“The bird is no one’s servant. He is not dapper. Words only obscure him…Even the name, ‘bullfinch’ seems a form of littering, like a sticky label fixed to his feathers….the bird looked at me and I saw the bird and wanted to undo language and let him be. The bird just was.”
From The Wren, The Wren by Anne Enright
Jon and I sit on the chairs under the apple tree. Zip is snuggled into Jon’s shoulder and the sheep come in from the pasture to see if it’s time for hay. The donkeys know better and continue grazing on the yellow tufts of grass growing in dense clumps.
Then the geese come.
It’s late afternoon and I hear them before I can see them. The individual barks blend into an undulating chorus. I watch the pale gray sky, clouds thick enough to conceal the distant mountains, but not the low flying geese.
Slowly they begin to appear, a blurry, dark, unfocused line that gradually becomes more and more defined.
As it gets closer, I can see that it is in constant motion. What a moment ago looked like a solid line becomes a dotted one, made of individual geese.
I think of the shapes shallow water takes as it flows over rocks.
I stretch my neck looking up then behind me as they fly over. Just as quickly as they disappear behind us, I hear the faint call of more geese coming from the vanished mountains.
Now the lines of geese are closer together, coming in like waves one after the other.
Some are chevrons, one side longer than the other, a few stragglers breaking the rules here and there. Some lines are like that game you play with a rope, whipping it back and forth so it serpentines while people try to jump over it. Only in slow motion. They are the white foamy edge of spent waves as they leave their dark mark in the dry ocean sand.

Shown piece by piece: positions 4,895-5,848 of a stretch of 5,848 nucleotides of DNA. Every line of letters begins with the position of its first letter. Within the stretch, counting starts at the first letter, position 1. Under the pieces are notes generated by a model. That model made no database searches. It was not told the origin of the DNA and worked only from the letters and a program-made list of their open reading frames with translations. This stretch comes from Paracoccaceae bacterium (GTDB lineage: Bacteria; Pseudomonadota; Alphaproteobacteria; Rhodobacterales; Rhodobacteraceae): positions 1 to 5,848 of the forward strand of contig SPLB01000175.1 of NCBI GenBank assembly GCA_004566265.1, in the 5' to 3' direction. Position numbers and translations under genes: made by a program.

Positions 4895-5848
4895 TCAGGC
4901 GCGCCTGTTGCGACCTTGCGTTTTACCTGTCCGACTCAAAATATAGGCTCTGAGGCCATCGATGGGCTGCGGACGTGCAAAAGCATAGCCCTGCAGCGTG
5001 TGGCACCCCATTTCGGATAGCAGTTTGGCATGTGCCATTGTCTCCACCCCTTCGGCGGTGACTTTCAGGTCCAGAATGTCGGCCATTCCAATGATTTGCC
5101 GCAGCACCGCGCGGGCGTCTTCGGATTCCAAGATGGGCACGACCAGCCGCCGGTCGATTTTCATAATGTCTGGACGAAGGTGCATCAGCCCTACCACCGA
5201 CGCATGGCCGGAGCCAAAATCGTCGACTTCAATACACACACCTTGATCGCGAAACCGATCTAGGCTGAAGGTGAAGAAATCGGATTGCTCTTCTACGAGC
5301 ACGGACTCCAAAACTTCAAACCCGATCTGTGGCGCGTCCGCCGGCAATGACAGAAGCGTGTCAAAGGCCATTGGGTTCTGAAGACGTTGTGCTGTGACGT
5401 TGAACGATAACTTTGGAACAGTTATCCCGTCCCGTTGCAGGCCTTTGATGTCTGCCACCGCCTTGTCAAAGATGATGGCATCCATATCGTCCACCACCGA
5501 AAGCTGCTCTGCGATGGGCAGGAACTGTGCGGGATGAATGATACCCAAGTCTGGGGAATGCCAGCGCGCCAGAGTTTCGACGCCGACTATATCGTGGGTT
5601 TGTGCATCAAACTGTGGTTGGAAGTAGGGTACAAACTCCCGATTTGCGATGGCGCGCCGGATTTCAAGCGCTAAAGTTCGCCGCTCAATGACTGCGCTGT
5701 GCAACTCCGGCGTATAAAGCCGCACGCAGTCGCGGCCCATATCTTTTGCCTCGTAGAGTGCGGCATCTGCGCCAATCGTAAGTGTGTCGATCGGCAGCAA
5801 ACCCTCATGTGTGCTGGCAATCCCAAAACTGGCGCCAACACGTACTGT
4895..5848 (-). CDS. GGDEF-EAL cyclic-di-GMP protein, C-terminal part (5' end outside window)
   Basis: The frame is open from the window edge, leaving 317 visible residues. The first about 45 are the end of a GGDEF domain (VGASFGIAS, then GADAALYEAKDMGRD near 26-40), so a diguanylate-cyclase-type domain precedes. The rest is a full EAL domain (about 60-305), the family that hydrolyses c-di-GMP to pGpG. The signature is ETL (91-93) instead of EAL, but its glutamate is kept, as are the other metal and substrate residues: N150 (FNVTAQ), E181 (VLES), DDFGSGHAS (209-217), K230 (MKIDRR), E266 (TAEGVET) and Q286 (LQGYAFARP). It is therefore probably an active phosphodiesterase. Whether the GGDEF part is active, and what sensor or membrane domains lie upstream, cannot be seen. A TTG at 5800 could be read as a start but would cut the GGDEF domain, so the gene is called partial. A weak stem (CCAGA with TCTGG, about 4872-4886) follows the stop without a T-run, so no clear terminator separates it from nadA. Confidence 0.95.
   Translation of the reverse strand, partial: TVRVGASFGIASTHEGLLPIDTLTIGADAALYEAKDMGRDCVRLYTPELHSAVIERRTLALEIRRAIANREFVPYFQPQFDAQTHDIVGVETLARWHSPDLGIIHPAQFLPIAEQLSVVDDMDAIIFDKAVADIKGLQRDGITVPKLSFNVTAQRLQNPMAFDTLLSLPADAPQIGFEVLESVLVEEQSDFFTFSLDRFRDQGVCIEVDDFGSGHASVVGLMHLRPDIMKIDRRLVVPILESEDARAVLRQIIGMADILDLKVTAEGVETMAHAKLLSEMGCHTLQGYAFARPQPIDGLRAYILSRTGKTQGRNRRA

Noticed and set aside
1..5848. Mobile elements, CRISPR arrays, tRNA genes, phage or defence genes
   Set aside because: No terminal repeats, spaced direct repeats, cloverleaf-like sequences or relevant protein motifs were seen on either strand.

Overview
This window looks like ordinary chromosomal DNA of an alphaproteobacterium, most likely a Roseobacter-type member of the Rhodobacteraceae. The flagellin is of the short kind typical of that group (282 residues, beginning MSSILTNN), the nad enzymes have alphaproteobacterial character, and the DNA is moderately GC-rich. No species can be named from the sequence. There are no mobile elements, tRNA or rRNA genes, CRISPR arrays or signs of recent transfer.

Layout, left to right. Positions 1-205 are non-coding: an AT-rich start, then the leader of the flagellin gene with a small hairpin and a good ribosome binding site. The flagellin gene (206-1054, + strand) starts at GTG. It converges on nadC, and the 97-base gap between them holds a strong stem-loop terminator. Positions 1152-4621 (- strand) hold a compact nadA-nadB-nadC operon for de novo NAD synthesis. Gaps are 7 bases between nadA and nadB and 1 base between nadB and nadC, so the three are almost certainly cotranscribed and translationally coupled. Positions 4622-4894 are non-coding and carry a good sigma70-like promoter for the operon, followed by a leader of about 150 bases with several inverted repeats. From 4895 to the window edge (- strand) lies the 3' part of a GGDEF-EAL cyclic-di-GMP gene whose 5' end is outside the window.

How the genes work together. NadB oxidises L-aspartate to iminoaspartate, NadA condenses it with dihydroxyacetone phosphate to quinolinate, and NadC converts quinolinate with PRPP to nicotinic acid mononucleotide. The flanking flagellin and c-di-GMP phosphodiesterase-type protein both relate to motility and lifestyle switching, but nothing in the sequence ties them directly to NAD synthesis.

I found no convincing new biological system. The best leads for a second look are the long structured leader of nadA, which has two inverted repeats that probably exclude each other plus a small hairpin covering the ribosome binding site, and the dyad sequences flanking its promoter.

Jon and I watch stunned as the geese continue to come. We wonder why they are headed north. “Maybe it’s the lake,” I say, “they are going to there to spend the night on the water where it is safe.”
As much as I’m in the moment, I’m also trying to describe to myself what I am experiencing.
If I had my iPhone with me I could take a video. But it’s Saturday, my sabbath from technology so I purposely left my phone in the house. Anyway, I know any video I could take wouldn’t be able to capture what I’m seeing and hearing. What I’m feeling.
Just the act of taking the video would remove me a degree from the experience. It would interrupt the feeling and make my thoughts unnecessary.
As all of this goes through my head, I think of Anne Enright’s words about the bullfinch from her book The Wren The Wren.
I want to be so in the moment that I just allow what I’m seeing, hearing and feeling to” be”. I want my mind to stop pulling up images of what those wavering lines of geese remained me of. I want to forget that the formation they fly in has a name. I don’t want to think of the word “honk” when they are so close I can hear the sound (that I don’t have a name for) that their wings make.
But I also want to be able to share what I am seeing and hearing. To tell you about the wonder of so many hundreds of geese blessing us with their presence as Jon and I sit outside on a cold afternoon in December.